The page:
♥ Fact: When I survived a misdiagnosed heart attack in 2008, an American Heart Association study showed that only 8% of family physicians and 17% of cardiologists knew that at that time heart disease killed more women than men. And the chances of women being misdiagnosed in mid-heart attack and sent home from the E.R. are far higher than for their male counterparts: research on cardiac misdiagnoses reported in the New England Journal of Medicine found that women heart patients like me in their 50s or younger were seven times more likely to be misdiagnosed by E.R. physicians than men of the same age.(1) The consequences of this were enormous: being sent away from the hospital doubled their chances of dying.
Myth: Women are great communicators, so they know how to talk to their doctors about heart disease.
♥ Fact: A survey of women with heart disease showed that only 35% initially told their physicians about their early heart-related symptoms, and worse, only 8% of physicians who received this information had correctly recognized the health problem as potentially heart-related. Only 23% of women surveyed asked their physician questions about heart disease even when they were initially diagnosed. And women are far less likely than men are to seek immediate medical help when experiencing cardiac symptoms. See also: Six rules for navigating your next doctor’s appointment
Myth: Women and men with heart disease get the same care.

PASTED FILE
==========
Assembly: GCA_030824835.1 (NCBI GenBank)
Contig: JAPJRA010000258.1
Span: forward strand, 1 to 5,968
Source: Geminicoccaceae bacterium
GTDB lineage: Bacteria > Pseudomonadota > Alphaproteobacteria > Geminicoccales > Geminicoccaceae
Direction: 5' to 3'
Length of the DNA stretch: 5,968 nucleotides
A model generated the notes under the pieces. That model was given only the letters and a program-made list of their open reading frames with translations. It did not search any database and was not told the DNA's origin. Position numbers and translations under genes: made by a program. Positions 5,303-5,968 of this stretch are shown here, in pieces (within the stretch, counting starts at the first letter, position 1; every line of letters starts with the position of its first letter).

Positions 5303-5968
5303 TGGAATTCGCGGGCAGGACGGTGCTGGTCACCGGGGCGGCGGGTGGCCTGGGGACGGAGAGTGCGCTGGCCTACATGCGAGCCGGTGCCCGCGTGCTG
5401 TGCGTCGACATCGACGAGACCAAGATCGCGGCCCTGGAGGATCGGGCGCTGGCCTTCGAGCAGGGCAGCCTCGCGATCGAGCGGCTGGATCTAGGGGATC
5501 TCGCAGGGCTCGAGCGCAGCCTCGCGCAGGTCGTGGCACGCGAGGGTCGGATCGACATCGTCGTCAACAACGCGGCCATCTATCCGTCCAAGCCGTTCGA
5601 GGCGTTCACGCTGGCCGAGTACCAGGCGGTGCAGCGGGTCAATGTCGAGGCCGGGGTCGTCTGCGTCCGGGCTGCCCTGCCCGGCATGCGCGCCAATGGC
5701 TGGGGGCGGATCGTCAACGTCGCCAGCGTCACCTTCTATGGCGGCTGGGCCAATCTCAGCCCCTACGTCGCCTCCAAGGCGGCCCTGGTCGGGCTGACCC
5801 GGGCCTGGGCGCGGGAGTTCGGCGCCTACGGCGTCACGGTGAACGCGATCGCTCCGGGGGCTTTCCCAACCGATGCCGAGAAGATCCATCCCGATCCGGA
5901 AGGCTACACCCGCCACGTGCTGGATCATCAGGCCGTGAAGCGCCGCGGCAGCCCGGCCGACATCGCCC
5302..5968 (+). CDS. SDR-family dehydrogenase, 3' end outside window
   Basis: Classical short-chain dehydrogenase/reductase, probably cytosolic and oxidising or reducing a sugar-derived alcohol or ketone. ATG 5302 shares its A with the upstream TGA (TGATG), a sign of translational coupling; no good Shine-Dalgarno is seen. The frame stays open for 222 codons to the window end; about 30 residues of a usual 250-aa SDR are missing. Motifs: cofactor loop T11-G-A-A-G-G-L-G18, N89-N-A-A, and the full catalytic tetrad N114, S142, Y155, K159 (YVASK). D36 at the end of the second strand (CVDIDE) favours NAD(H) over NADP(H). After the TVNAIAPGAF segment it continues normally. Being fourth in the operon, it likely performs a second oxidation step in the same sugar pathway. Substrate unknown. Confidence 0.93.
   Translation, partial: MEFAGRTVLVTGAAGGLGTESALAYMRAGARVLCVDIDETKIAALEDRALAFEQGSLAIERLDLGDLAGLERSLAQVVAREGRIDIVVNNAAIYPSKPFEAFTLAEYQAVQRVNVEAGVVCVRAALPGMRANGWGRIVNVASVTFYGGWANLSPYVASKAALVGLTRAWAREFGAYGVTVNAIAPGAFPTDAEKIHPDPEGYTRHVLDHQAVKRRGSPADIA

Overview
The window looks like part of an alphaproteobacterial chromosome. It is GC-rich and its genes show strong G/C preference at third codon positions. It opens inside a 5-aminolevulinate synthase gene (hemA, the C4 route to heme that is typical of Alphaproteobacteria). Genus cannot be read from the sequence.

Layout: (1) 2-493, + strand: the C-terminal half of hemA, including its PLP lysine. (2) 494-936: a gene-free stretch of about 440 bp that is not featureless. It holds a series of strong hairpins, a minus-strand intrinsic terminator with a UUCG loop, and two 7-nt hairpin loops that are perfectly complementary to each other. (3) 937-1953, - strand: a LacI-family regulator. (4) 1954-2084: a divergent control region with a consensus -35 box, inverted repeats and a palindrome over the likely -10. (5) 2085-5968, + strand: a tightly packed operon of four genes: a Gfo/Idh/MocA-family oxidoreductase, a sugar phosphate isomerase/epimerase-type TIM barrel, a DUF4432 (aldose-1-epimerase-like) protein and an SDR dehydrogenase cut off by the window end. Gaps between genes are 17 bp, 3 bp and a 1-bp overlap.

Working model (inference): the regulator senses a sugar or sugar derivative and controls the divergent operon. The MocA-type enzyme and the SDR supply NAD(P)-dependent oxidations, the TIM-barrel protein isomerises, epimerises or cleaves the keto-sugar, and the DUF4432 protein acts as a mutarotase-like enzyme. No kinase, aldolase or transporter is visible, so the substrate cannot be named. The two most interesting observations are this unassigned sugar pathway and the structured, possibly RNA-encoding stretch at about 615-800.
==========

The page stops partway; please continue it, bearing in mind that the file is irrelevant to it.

♥ Fact: Far too often, women fighting heart disease are not accurately diagnosed and do NOT receive the care they need when they need it. A study published in the journal Heart showed that female heart patients were less likely than men to receive medications like beta blockers, statins or ACE inhibitors – which are crucial to prevent further heart problems. Women are also less likely than men to receive implanted defibrillator devices to control irregular heartbeats – or even aspirin! – following a cardiac event. In January 2016, the American Heart Association issued its first ever (in its 92-year history!) scientific statement on women and heart attacks, reporting that women are under-diagnosed – and then under-treated even when appropriately diagnosed – compared to our male counterparts. More details at: Finally! An Official Scientific Statement on Heart Attacks in Women.